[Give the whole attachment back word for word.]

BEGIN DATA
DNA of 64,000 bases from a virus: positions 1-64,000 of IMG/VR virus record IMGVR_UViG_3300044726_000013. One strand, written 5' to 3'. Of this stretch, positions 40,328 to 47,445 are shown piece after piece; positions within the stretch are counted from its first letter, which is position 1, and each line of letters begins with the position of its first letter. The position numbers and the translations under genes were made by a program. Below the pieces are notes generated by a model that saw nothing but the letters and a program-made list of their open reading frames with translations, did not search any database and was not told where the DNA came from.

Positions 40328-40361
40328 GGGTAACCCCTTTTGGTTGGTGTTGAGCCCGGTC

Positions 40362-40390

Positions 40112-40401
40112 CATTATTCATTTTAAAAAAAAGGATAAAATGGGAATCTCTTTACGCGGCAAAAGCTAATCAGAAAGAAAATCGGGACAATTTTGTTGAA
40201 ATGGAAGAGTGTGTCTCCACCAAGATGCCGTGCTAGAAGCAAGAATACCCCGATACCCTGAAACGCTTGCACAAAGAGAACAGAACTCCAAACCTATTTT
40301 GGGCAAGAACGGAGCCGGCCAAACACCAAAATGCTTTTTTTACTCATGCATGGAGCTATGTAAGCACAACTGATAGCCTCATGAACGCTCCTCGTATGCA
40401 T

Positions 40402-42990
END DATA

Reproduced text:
DNA of 64,000 bases from a virus: positions 1-64,000 of IMG/VR virus record IMGVR_UViG_3300044726_000013. One strand, written 5' to 3'. Of this stretch, positions 40,328 to 47,445 are shown piece after piece; positions within the stretch are counted from its first letter, which is position 1, and each line of letters begins with the position of its first letter. The position numbers and the translations under genes were made by a program. Below the pieces are notes generated by a model that saw nothing but the letters and a program-made list of their open reading frames with translations, did not search any database and was not told where the DNA came from.

Positions 40328-40361
40328 GGGTAACCCCTTTTGGTTGGTGTTGAGCCCGGTC

Positions 40362-40390

Positions 40112-40401
40112 CATTATTCATTTTAAAAAAAAGGATAAAATGGGAATCTCTTTACGCGGCAAAAGCTAATCAGAAAGAAAATCGGGACAATTTTGTTGAA
40201 ATGGAAGAGTGTGTCTCCACCAAGATGCCGTGCTAGAAGCAAGAATACCCCGATACCCTGAAACGCTTGCACAAAGAGAACAGAACTCCAAACCTATTTT
40301 GGGCAAGAACGGAGCCGGCCAAACACCAAAATGCTTTTTTTACTCATGCATGGAGCTATGTAAGCACAACTGATAGCCTCATGAACGCTCCTCGTATGCA
40401 T

Positions 40402-42990